University Students

BYU Students participating in Hands on a Camera teach media literacy skills in a service learning model. The stories they help K12 students tell are focused around community narratives.

Through the service learning process the university students learn to re-frame relations of power in the classroom—they learn that they are simulataneously teachers and learners.

 

In a setting like high school where most kids don’t get a chance to express their opinion and views that often, these kids are able to point the camera where they want to point it, ask questions they want to ask, and piece the information together in ways they want to. The final product is entirely up to them. I hope that this will influence the way they are able to interact with people. Through documentary we can see that people we might not pay any attention to have something to say (this is including the filmmakers and their subjects). This exposure to documentary and the process of making a documentary might help them to see the people around them differently.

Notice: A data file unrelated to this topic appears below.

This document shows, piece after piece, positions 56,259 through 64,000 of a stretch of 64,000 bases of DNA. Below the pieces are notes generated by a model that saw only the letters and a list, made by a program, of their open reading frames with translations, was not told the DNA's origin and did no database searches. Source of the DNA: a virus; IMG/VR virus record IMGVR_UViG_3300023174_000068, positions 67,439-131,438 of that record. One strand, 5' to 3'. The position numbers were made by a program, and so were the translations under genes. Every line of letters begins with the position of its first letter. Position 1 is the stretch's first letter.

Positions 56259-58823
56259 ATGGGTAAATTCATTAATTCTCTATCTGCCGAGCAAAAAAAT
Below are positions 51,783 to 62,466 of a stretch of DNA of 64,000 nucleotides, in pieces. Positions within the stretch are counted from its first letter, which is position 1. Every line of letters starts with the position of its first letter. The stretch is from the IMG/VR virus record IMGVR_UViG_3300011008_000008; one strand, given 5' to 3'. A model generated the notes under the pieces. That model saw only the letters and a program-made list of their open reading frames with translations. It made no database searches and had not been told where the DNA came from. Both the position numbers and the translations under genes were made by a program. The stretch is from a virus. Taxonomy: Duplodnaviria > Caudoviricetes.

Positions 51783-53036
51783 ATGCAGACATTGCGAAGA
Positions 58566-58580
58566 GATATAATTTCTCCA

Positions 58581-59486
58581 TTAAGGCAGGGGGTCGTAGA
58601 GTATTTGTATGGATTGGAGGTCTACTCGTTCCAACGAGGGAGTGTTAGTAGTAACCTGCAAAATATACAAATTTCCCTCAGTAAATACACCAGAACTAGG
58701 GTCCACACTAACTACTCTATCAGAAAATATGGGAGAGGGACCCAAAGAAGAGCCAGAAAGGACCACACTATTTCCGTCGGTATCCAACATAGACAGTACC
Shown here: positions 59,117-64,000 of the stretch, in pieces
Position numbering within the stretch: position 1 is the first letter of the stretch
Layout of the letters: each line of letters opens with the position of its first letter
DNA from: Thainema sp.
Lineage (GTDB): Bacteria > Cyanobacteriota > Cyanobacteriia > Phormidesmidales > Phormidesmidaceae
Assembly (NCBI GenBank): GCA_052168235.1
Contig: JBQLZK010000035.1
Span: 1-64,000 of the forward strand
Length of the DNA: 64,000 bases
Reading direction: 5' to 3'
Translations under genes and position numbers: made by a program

—Whitney Borup

 

Service-learning challenges our static notions of teaching and learning, decenters our claim to the labels of “students” and “teachers” and exposes and explores the linkages between power, knowledge, and identity.

—Dan W. Butin

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Video Projects

University students create their own digital video documentaries before they work with students in the K-12 setting.


Audio Projects

University students practice making audio documentary projects before creating them with students at Cherry Hill Elementary School.


Photo Projects

University students practice making photo essays before creating them with students in the K-12 setting.


 


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